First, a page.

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When the agreed-upon delivery window went by and weeks passed, I checked with Olivier. He'd forgotten. For someone who'd solicited us that was a first. As though to make up he then promised shipment within a week. A few days later he announced himself on a family visit to Montreux. He could drop off a pair if convenient. This would be ideal to interview him more directly than by email. I agreed. A day before Vital Gbezo checked in from London. He knew about the visit and mentioned having seen Olivier's operation in person.

Vital—former marketing liaison for Emillé, currently working with QAT—had been so impressed by their hand-fabricated driver assembly that he committed to helping Davis Acoustics with their international marketing at Munich HighEnd 2013. And Simon Lee had begun importing three select Davis models to South Korea. The brand's international expansion was in motion.

Olivier seemed near embarrassed when asked about port vs. horn loading. "This box is far simpler than you think. We experimented with all manner of really complicated lines—horn, transmission, hybrid—and what in the end worked best was this silly simple slot. There's no port tube behind it, no chamber or duct. It's just a rectangular breathing hole if you will. We first showed this driver mounted to an open baffle at Munich 2012. Two DIY guys in different countries had bought the raw driver in the show's wake and both recently contacted me asking for plans to this cab. Despite plenty of time to experiment with all manner of enclosure solutions on their end since then, neither was able to exceed what the MV One shown in Munich this year could do. So now you know everything there's to know about the box. It's stupidly simple. To get there however wasn't."

Things got more complicated once we began talking about the driver. "When we started Davis Acoustics in 1986, we only built drivers and after that kits. My dad was our chief driver engineer. One of his earlier kits called MV-7 is still popular today. Michel passed away last year and the 20De8 driver was his last project. He worked on it for over 1.000 man hours. The project started at the 2010 Munich show. Lumen White's manager approached us requesting a 93-94dB efficient widebander. Since market options for such a driver are very limited, he predicted great success if we managed. Naturally he didn't buy even one unit when it finally became available. Even so we took his initial query serious and worked very hard on delivering. My dad started at Vega before becoming one of the top engineers at Siare and Audax. That's before Davis Acoustics. He was always best known for the sound quality he achieved in the midrange. At Siare he helped develop the world's first carbon cone. That's why at Davis we still rely on Kevlar for many of our cones.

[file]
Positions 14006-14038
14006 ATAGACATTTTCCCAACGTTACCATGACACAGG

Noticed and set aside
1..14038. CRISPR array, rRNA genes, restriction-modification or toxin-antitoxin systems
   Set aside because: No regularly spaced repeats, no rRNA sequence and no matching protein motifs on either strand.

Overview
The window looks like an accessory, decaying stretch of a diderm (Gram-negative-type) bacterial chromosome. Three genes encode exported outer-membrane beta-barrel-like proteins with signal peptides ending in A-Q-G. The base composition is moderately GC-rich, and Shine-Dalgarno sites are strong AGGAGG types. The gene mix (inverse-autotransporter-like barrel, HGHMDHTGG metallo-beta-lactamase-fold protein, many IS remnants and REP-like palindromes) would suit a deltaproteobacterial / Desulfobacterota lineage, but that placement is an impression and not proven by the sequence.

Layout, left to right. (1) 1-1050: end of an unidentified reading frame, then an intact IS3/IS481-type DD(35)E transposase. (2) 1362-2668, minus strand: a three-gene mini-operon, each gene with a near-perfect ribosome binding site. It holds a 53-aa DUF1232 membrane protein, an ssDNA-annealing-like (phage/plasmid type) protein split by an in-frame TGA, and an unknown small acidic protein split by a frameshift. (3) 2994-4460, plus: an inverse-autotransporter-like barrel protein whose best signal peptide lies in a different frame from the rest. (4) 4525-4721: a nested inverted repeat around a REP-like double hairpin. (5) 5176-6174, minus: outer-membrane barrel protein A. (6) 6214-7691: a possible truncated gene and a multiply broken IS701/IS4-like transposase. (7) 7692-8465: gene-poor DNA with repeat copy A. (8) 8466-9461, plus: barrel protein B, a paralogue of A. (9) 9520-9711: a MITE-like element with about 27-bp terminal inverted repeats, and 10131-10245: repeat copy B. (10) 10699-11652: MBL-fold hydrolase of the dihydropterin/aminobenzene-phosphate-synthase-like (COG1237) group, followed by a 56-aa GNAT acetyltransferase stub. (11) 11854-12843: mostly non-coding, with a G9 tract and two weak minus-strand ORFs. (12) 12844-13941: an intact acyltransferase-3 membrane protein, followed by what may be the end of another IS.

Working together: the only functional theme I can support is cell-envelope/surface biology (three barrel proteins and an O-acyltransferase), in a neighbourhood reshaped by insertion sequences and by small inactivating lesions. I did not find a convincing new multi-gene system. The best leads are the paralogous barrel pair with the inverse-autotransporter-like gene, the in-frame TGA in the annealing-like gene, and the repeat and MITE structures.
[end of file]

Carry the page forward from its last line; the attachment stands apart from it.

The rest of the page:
"With the 20De8 one thing Michel slaved over for a long time was the perfect diameter of its voice coil. Too big and you lose treble and vice versa. The final 54mm unit uses very thin copper windings on the outside of its Nomex former. Our Alnico 6 magnet isn't a typically perfect cylinder but a strategically steep truncated cone instead. And we use a copper ring for impedance stabilization. As a result the impedance between 100Hz - 20.000Hz remains within 7.9 and 8.2 ohms. It's nearly perfectly flat. The diaphragm's constant-thickness paper core uses an outer graphite skin to increase stiffness and a painted Latex-based skin on its inner surface for damping. The radial slits in the paper are completely covered by and embedded in the inner and outer skins. There are no holes in the drivers. My dad experimented with over 20 different dust caps and glues. For the latter he finally settled on a special Loktite formulation that falls between their hardest and softest variants. He also tried all manner of suspension materials but learnt that in this application nothing beat good old-fashioned foam [Voxativ too abandoned their earlier leather and went back to foam - Ed]. The terminal posts sit high because I wanted the shortest possible internal wiring. After many comparisons we finally settled on copper wire from a small Paris atelier called Hifi Cables."

"As a company we today make over 300 different drivers. This includes DIY, OEM, car and Davis Acoustics speakers. We can turn around prototypes in just 2 days. With the 20De8 our reject rate is a solid 50%. After full assembly and bench as well as subjective listening tests, one of two drivers has its cone cut out and replaced. We do our work by hand. The precision required for this driver necessitates very labor-intense production. We'd initially targeted the 20De8 at purely DIY and OEM but soon realized that to sell in quantity required opportunities to hear it first. Hence the birth of the MV One. It was key not to use any filter or auxiliary driver to prove the widebander's quality and not slow it down with any crossover parts. It's named MV after my dad Michel Visan plus 'One' for being one driver for all frequencies and his last-ever creation. Today MV Ones can be auditioned in France, Germany, Russia and China. Raw 20De8 drivers sell for €2.200/pr."

MV One in dealership

On the subject of competing drivers, Olivier was once again very candid. "We never copy anything by someone else or try to improve upon it. We focus on ourselves. Hence I'm far less educated on the actual driver market than you'd think. I've of course heard certain speakers at shows or dealers in passing but I never judge our drivers against the competition. I judge them purely on their own merit." After signing off happy with the sound of his MV One on my FirstWatt SIT1 and asking some questions about my front end—he still uses a CD player but plans to get into computer audio—Olivier left to meet his wife in Montreux, empty speaker boxes in tow.